Published: April 13, 2023

Experimental filmmakers Ken and Flo Jacobs have donated their correspondence, teaching materials, film production records and other written materials related to their multi-decade career in New York City’s avant-garde and experimental film community to the University Libraries’ Rare and Distinctive (RaD) Collections.

The new Ken and Flo Jacobs Collection marks a significant expansion of RaD's collections on the history of experimental film and video.

“We are really pleased that Ken and Flo chose the University Libraries to house these important papers and we are honored to be trusted to preserve and steward their legacy,” said Jamie Wagner, moving image archivist.

Pioneers of experimental film

Ken and Flo Jacobs—a married couple—are artists, performers, teachers and experimental filmmakers based in New York City. They are a unique and influential part of the experimental film and avant-garde cinema community that emerged nationally in the 1950s.

Ken was a founding professor in the department of cinema studies at the State University of New York (SUNY) at Binghamton, the first cinema studies department in the SUNY university system. He is considered one of the founders of American experimental cinema and a pioneer of three-dimensional filmmaking, holding patents for several 3D film production technologies and methods. He is also credited with coining the term "paracinema" to describe his cinematic performances, which combine live projector work and shadow play performance.

Together, the Jacobs established venues for experimental filmmakers to screen and develop their work including the renowned Millennium Film Workshop and the Collective for Living Cinema. The Millennium Film Workshop also served as a resource for filmmakers to borrow the tools and equipment for filmmaking.

Through their teaching, filmmaking, performance and networking, the Jacobs paved the way for the future of experimental film


Ken and Flo Jacobs
Ken and Flo Jacobs by Robert Haller, Brakhage Collection

Their connection to CU Boulder

The Jacobs have had close ties to CU Boulder’s Cinema Studies & Moving Image Arts since the 1970s. Ken Jacobs taught experimental film classes in the summer at the university in the late 1970s and early 1980s and gave public workshops at the Boulder Public Library.

The cinema studies program at CU Boulder has a historic reputation for experimental filmmaking. The First Person Cinema series, founded as the Experimental Cinema Group in 1955, is now the world's longest-running university program for screening experimental film and video work.


What's in the collection

Papers in the Ken and Flo Jacobs Collection contain information about Ken Jacobs as an artist—exhibition details, performance notes, teaching and patents—and also represent the personal and professional networks of the avant-garde film community through correspondence with other artists and distribution networks for sending materials.

The collection also has over 200 audio recordings from the 1960s–1990s, including classroom lectures, public talks, recordings of performance rehearsals, and even personal conversations between him and other artists and filmmakers. These recordings are available online via the CU Digital Library with more becoming available as RaD continues to digitize.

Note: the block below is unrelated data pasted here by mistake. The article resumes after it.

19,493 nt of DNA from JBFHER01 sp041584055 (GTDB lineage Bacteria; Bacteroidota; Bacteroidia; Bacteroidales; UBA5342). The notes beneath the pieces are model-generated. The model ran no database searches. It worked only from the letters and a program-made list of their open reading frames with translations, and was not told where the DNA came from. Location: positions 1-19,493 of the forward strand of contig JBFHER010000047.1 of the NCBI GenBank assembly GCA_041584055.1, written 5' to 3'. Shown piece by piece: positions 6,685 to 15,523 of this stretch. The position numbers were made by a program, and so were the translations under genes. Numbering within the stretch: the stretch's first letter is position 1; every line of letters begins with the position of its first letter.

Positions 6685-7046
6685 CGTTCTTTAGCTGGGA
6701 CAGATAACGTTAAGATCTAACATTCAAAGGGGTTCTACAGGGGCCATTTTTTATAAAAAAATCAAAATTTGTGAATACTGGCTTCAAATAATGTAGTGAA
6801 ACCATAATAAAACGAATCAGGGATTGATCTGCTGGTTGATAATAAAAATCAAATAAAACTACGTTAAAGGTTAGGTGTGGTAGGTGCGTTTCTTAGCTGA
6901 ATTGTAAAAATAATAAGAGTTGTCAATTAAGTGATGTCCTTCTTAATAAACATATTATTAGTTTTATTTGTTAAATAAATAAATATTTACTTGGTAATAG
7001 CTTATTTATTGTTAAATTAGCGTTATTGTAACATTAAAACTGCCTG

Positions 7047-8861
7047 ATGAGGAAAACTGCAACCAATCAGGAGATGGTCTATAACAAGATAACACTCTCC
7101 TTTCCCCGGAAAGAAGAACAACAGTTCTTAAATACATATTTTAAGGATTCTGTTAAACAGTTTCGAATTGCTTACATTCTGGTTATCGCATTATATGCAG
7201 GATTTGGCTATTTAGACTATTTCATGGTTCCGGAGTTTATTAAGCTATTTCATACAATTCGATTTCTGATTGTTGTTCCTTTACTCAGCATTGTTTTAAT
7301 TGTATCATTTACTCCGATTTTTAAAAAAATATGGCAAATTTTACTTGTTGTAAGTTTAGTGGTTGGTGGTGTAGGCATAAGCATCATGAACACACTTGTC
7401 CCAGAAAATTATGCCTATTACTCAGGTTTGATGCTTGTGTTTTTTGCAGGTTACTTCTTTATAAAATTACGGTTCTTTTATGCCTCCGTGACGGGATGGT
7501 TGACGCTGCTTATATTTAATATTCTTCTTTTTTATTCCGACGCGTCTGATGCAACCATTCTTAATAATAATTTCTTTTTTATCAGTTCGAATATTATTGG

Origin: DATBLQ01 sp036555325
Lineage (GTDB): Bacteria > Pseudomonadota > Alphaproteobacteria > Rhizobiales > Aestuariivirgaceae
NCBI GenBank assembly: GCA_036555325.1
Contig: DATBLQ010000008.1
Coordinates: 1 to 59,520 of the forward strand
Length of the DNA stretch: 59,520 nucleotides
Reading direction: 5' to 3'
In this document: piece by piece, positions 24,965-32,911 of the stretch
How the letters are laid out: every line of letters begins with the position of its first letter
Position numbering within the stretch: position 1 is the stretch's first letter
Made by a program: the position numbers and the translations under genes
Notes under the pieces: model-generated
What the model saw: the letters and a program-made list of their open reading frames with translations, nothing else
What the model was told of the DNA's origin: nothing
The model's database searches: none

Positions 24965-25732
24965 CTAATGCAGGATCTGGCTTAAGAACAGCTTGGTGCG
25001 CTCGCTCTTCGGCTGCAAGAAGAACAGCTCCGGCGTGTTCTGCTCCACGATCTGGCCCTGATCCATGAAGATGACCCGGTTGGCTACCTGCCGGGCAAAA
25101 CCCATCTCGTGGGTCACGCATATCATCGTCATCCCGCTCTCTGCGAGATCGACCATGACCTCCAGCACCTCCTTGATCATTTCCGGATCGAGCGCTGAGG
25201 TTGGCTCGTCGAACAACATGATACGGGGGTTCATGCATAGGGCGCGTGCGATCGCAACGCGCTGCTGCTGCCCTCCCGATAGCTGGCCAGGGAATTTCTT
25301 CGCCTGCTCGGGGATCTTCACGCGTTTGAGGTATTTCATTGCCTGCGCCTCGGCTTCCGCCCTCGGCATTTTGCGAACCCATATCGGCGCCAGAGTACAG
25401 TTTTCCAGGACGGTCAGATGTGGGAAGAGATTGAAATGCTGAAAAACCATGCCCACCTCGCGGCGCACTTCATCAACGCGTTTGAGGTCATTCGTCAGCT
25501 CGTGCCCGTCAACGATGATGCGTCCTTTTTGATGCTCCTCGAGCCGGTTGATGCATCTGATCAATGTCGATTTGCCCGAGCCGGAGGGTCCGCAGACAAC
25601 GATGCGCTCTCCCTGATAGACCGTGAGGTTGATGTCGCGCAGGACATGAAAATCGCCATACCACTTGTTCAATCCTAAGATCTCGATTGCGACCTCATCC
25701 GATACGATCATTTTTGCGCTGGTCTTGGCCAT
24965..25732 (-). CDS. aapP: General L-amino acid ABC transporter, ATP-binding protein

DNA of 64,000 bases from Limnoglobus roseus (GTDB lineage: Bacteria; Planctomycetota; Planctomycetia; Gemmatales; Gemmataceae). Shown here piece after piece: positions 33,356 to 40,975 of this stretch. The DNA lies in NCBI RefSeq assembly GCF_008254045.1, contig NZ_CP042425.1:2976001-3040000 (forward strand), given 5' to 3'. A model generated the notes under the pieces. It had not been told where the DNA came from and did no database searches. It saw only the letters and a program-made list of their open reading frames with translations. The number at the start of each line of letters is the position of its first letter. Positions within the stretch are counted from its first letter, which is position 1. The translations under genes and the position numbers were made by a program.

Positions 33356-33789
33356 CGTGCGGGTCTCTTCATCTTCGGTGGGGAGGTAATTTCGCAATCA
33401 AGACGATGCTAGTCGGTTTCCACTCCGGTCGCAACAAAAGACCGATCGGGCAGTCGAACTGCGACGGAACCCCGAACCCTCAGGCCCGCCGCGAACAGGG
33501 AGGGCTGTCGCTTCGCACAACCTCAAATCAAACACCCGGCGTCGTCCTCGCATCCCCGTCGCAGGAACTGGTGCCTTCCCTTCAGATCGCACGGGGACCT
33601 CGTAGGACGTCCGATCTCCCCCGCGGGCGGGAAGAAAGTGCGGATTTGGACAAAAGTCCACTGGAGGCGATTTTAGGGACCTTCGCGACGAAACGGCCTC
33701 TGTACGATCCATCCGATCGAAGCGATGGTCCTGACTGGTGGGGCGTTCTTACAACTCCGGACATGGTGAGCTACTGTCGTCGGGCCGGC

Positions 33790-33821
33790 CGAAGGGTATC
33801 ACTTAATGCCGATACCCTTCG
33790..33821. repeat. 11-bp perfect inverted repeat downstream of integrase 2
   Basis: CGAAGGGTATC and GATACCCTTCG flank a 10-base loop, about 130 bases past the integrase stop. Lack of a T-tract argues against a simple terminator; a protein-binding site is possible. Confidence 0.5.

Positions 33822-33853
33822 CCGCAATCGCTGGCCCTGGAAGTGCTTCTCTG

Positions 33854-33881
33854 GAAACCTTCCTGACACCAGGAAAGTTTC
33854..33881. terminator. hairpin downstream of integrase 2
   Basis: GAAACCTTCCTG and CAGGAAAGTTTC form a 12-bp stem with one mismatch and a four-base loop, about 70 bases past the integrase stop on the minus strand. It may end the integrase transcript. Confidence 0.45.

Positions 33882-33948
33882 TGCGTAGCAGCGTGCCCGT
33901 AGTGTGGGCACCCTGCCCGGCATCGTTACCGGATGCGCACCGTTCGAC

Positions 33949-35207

These materials may provide insight for anyone interested in American film, experimental and avant-garde art, cinema education and New York’s countercultural art scene.


Image and Idea 3D Theater article in Daily Camera
Daily Camera article about Ken Jacobs' New York Apparition Theatre, Don Yannacito Collection, 1982

A destination for experimental film scholars

Acquiring the Ken and Flo Jacobs Collection is a significant expansion of RaD's collections on the history of experimental film and video. 

RaD is already a center for scholarship in experimental film because of the Stan Brakhage Collection, the work of a former CU Boulder filmmaker, scholar and contemporary to Ken Jacobs, Stan Brakhage. The Brakhage Center for Media Arts was also named after Brakhage, a center that promotes education and research regarding the historical and cultural significance of experimental film and media art.

The Jacobs Collection offers a strong counterpoint to the Brakhage Collection giving scholars a different perspective on many of the same people and concepts.

“RaD has been working since 2019 to establish the University Libraries as a center for scholarship on the history of experimental film. The Jacobs material is a monumental cornerstone collection for us and will attract researchers from around the globe,” said Megan K. Friedel, RaD’s assistant faculty director of Collections Management and Stewardship and the lead archivist for RaD’s archives.

RaD is dedicated to actively collecting archival materials that represent diverse perspectives and approaches to experimental film and video art, and is interested in continuing to expand and develop these rich, archival collections.


Ken Jacobs and Stan Brakhage
Ken Jacobs and Stan Brakhage, Brakhage Collection

Scholars can see the new Ken and Flo Jacobs Collection and other materials in RaD's collections on the history of experimental film and video by scheduling a Reading Room appointment.

Special thanks to the W. H. Donner Foundation, which supported the acquisition of the collection.